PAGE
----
Royal Albert Hall

We sang together like brothers at family lock-ins, like siblings reunited at surprise birthdays. We were family for three hours that Monday evening. Not in blood and not in name, but in hoarse voice, singing as one; a clan five-thousand strong brought together at the Royal Albert Hall by Kano our conductor, who steered proceedings from the arena’s small stage.

It was the final night of his Hoodies All Summer Tour, another jewel in an already glittered career. The melodic calling that was unearthed decades back in pirate radio stations on East End rooftops had now taken Kano to the Royal Albert Hall, and we had come with him, packed-in tight under a delicate-glass dome.

Kano entered the arena wearing dove-white, beckoned to the stage by eager whistles of the thousands who had followed his career and who now massed in the pit and peered out from the decorated boxes that stair-cased to the sky. Free Years Later opened up the set as it opens up Hoodies All Summer, but now it was backed by a choir and a live band armed with steel pans and strings, drum kits and silver brass. They regaled the Royal Albert Hall with pulsating melodies while Kano discharged the lyrics of defiance and liberation that define his latest masterpiece.

Free Years Later felt like the anthem played before the cup final, the poignant pause before the soldiers leap over the trenches, an indicator of the evening to come and the anarchy to be unleashed. Because what followed shortly after was P’s and Q’s and the Royal Albert Hall descending into a bedlam it had never seen. When the opening drums were heard and the stage lights dimmed, faces out in the crowd got tense. Nerves boiled and butterflies fluttered in stomachs. By the time the first verse was underway, and Kano was chanting “POP POP POP, then we’re OUT,” limbs flailed like flags in the wind and gun fingers scattered from the private boxes. In all directions there was chaos, and this odd family of five thousand were together as one in our racket and our euphoria.

Kano writes like a poet and performs like a titan. He is an artist made for the stage. This is England, Can’t Hold We Down and Signs in Life all followed P’s &Q’s and through it all he managed to find a unique groove: intimate but rowdy, candid but chaotic. Live instruments held firm to his sound system roots. Crashing steel pans and heavy trombones offered up reloads when Giggs entered for 3 Wheel Ups. On more sincere songs, like Got My Brandy Got My Beats, Kano bared his soul to an audience who listened attentively and applauded respectfully when he was finished.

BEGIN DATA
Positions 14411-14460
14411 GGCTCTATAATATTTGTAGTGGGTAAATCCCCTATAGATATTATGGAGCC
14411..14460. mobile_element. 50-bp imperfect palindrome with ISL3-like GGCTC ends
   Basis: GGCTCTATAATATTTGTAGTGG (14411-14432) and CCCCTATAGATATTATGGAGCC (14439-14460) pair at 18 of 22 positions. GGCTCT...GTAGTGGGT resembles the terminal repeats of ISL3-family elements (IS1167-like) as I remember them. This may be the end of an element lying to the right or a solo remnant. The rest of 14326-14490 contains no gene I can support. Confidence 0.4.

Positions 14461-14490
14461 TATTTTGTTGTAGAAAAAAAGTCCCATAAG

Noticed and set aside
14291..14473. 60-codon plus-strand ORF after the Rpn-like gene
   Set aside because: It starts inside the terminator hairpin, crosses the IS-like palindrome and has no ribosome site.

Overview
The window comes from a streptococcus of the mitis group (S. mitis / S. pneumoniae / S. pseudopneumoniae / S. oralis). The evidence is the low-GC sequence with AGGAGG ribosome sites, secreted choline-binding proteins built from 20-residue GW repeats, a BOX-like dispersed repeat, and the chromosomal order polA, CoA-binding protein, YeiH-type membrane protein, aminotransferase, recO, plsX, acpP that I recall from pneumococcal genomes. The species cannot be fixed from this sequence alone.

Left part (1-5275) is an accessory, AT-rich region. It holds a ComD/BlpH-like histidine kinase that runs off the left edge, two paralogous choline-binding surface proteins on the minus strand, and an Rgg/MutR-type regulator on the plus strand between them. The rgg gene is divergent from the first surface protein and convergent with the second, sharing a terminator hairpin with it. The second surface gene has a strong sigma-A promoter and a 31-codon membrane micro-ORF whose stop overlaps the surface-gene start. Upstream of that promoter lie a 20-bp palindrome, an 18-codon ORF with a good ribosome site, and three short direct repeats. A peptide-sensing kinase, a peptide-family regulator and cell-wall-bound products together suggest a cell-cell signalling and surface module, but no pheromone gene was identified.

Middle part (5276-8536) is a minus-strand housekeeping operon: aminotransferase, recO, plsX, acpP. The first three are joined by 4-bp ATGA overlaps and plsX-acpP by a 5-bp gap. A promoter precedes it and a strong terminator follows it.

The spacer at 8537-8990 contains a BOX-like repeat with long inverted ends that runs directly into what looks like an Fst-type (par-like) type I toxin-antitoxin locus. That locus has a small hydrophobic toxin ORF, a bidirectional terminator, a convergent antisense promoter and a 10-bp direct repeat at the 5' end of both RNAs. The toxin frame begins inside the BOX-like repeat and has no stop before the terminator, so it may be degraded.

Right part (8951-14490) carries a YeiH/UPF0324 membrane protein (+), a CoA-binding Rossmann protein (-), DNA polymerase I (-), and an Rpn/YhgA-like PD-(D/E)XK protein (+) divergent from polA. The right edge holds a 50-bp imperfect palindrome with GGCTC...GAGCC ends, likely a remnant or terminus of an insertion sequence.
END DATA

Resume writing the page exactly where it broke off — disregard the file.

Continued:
Since Hoodies All Summer’s release in late August, the hunger for a live rendition of cult-track Class of Deja has been rabid. It was the unspoken current that weaved through the evening. On Monday, that desire was met without warning. In a short interlude, when the lights went black and the stage briefly vanished from our view, a lone figure trotted out into the darkness; their identity obscured like a ship in the mist. When the stage lights flickered back to life, there was D Double E in a regal green tracksuit and matching commander cap.

The time for chaos had come. Kano rushed back to the stage and Ghetts followed shortly after. They performed Class of Deja for seven wild minutes, passing the wired mic back-and-forth through their fingers. Time seemed to stop. The floor shook, the ground moved, the air swelled in our lungs and sputtered from our lips in short breaths and spirited grime parables. We were an audience entranced, a crowd who had grown with Kano from his first gold-album at twenty to the new spring of his thirties.

By the evening’s last notes you sensed that though the show was over, this was not the end. Some undetermined time from now, in another venue, under a different glass dome, this scattered family would reunite, would continue to amass in our droves for as long as he wanted to perform. Kano has an audience that has grown with him, individuals from across the country whose hearts sing to his music and who will burn down the Royal Albert Hall with him again whenever he is ready.

Read our October cover story with Kano.